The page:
Background: The roll-out of antiretroviral therapy (ART) in Africa will have significant resource implications arising from its impact on demand for healthcare services. Existing studies of healthcare utilization on HAART have been conducted in the developed world, where HAART is commenced when HIV illness is less advanced.
Methods: This paper describes healthcare utilization from program entry by treatment-naïve patients in a peri-urban settlement in South Africa. Treatment criteria included a CD4 cell count <200 cells/microl or an AIDS-defining illness. Data on health service utilization were collected retrospectively from the primary-care clinic and secondary and tertiary referral hospitals. Hospital visits were reviewed to determine the clinical reason for each visit.
Results: 212 patients were followed for a median of 490 days. Outpatient visits per 100 patient years of observation (PYO), excluding scheduled primary-care follow-up, fell from 596 immediately prior to ART to 334 in the first 48 weeks on therapy and 245 thereafter. Total inpatient time fell from 2,549 days per 100 PYO pre-ART to 476 in the first 48 weeks on therapy and 73 thereafter. This fall in healthcare utilization occurred at every level of care. The greatest causes of utilization were tuberculosis, cryptococcal meningitis, HIV-related neoplasms and adverse reactions to stavudine. After 48 weeks on ART demand reverted to primarily non-HIV-related causes.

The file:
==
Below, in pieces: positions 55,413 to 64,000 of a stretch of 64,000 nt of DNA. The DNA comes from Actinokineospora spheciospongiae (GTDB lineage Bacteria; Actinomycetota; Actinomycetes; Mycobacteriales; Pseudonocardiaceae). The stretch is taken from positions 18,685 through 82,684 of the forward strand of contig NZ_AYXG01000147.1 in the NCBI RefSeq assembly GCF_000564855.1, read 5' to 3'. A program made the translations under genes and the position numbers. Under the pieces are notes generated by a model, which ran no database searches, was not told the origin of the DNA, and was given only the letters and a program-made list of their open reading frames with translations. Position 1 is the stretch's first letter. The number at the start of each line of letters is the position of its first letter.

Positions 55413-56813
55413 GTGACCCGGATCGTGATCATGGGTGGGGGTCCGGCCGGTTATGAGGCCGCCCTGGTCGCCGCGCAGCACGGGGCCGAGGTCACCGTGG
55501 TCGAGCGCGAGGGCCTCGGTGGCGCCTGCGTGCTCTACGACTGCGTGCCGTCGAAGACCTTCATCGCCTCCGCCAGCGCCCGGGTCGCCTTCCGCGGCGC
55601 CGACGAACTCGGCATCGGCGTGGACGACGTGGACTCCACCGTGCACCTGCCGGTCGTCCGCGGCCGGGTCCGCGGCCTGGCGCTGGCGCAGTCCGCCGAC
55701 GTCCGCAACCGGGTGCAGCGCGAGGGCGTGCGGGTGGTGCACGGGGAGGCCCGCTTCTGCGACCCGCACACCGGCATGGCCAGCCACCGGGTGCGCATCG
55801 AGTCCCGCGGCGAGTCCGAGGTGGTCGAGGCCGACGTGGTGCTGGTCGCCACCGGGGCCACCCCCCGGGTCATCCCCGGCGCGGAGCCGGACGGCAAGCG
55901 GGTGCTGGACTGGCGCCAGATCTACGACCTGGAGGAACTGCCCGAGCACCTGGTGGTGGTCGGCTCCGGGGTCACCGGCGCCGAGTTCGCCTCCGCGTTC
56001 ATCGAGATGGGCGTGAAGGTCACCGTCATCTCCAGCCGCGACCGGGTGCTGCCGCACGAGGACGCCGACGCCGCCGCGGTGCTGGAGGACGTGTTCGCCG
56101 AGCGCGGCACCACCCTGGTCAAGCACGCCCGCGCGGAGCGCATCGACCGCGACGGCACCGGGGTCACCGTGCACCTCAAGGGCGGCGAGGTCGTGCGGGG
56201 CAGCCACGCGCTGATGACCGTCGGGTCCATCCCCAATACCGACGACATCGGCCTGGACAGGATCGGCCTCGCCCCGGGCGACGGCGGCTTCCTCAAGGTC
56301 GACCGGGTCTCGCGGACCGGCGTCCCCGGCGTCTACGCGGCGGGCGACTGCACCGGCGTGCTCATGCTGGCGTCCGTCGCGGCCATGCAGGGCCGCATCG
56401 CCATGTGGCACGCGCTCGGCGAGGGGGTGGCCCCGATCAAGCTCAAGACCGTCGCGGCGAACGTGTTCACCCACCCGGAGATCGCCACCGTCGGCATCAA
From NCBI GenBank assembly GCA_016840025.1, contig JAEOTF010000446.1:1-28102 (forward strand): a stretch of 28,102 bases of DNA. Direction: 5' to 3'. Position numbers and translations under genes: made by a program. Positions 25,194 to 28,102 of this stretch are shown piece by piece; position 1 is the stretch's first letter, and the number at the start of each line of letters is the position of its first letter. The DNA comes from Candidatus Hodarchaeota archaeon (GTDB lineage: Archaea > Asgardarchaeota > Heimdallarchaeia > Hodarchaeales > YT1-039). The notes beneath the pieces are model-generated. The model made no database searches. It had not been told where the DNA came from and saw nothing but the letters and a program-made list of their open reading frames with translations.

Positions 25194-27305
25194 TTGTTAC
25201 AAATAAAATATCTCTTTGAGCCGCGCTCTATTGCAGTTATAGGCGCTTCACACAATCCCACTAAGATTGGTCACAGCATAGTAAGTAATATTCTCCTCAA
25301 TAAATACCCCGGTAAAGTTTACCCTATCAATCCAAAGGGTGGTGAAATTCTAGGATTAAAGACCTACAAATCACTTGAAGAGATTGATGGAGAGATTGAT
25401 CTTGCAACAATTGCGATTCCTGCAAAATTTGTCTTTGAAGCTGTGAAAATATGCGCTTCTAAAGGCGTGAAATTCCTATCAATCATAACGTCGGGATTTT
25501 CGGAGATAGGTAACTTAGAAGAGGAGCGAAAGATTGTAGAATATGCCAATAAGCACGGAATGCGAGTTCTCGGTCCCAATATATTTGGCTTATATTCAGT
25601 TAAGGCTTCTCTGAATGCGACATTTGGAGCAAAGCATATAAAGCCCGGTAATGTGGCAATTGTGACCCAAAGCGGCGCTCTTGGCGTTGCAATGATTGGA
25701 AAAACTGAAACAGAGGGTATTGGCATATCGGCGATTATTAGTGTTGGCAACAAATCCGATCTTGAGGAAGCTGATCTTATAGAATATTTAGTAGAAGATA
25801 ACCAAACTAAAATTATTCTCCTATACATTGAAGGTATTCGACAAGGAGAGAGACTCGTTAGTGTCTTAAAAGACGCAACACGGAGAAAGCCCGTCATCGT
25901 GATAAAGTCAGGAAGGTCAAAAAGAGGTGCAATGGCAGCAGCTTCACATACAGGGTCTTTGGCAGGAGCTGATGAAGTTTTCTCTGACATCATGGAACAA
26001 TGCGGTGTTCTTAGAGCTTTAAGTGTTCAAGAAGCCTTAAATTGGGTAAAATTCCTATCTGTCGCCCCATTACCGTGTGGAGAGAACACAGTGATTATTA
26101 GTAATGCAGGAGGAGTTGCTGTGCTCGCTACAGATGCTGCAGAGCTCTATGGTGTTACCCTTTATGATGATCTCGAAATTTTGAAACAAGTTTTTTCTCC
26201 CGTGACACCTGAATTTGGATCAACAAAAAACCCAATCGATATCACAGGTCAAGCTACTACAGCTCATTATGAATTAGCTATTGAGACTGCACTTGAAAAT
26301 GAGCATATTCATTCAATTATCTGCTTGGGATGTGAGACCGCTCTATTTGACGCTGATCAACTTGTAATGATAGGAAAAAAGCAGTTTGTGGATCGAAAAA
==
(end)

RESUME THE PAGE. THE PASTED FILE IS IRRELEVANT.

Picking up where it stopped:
Conclusion: Utilization of both inpatient and outpatient hospital services fell significantly after commencement of ART for South African patients in the public sector, with inpatient demand falling fastest. Earlier initiation might reduce early on-ART utilization rates.